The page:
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Rutgers Center for Race and Ethnicity is sponsoring a conference on black women in academe that promises to discuss, mentor, and reach toward positive collaboration and advancement of black faculty and graduate students. The conference is FREE and open to the public and will feature the following speakers:
- Evelyn Hammond
- Beverly Guy-Sheftall
- Melissa Harris-Lacewell
- Cathy Cohen
- Elizabeth Higgenbotham
- Hortense Spillers
I have had the privilege of working with almost all of these women at one time or another in my career and if you have not, you should definitely be at this conference. Their work inspires and their presence is powerful.
Here is the description for the event from their website:
The idea for this conference grew from several sources. It has been over fourteen years since the historic conference “Black Women in the Academe: Defending Our Name.” Those of us who are involved in the 2009 conference believe it is time to re-visit some of the issues raised by that successful conference, particularly in light of statistics that show a decline in the number of black faculty on campuses around the country. Additionally, conversations surrounding the issues raised in the edited volume, Telling Histories: Black Women Historians in the Ivory Tower (UNC Press 2008), have spawned interest in the concerns of black women in the academe. As the contributors to that volume express in so many different ways, black women bring unique experiences to academia, experiences that at once chronicle the advances made in the area of academic diversity and demonstrate the terrain yet to be traveled. The contributors to Telling Histories, and the concerned faculty at Rutgers, believe that a conference that reviews and assesses the scholarship on black women, that explores ways to successfully navigate the academic terrain, and that devises strategies to insure a diverse faculty and curriculum is well worth holding. If Rutgers’ new President’s Council on Institutional Diversity and Equity is any indication, discussions like these are occurring at many academic institutions, and a conference on those who stand at the nexus of racial, ethnic and gender policy is well worth holding.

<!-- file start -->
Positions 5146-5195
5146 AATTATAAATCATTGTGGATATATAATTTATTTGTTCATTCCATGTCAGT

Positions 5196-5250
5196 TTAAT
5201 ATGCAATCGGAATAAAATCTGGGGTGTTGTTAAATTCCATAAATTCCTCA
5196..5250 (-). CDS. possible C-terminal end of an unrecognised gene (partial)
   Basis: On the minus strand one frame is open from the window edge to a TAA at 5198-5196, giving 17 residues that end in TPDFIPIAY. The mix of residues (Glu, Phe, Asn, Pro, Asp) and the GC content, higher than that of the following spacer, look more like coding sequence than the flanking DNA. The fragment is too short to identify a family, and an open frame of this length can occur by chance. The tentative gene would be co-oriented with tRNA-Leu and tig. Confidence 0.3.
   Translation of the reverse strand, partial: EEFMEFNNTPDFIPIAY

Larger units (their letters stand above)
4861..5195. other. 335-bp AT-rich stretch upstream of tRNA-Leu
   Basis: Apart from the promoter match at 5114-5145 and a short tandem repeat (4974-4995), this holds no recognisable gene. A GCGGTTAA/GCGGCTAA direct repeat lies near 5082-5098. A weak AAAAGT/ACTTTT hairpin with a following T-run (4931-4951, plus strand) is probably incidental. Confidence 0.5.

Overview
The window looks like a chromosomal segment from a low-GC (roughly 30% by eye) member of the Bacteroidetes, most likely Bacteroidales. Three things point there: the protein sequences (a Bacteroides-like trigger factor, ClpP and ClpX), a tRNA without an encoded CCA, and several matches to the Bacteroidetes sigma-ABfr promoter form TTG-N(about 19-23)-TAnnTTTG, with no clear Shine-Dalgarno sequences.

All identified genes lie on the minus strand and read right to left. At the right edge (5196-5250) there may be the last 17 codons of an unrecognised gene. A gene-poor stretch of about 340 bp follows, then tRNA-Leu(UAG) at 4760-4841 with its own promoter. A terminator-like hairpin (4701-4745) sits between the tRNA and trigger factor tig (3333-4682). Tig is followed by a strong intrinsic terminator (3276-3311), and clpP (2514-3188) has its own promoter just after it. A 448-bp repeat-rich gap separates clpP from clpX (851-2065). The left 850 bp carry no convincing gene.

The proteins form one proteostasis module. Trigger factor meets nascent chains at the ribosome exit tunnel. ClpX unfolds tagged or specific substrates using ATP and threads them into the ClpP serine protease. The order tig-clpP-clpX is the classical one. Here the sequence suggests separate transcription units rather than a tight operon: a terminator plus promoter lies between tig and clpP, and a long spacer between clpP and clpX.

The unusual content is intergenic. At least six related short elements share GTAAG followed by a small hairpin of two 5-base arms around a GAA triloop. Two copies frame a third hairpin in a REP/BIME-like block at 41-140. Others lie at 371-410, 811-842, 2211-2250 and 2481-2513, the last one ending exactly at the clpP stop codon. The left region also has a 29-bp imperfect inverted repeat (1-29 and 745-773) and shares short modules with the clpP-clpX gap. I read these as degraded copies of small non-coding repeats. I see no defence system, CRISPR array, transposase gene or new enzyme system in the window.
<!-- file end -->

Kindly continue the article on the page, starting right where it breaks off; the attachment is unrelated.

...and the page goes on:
You can access the entire schedule here.
You can buy Deborah Gray White’s book Telling Histories (recommended in our historical reading list meme) here.
5 thoughts on “BHM: Black Women Academics in the Ivory Tower”
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Hi this blog is great I will be recommending it to friends.
thanks. welcome to the blog watcat.
YAA Adding this to my bookmarks. Thank You
welcome to the blog.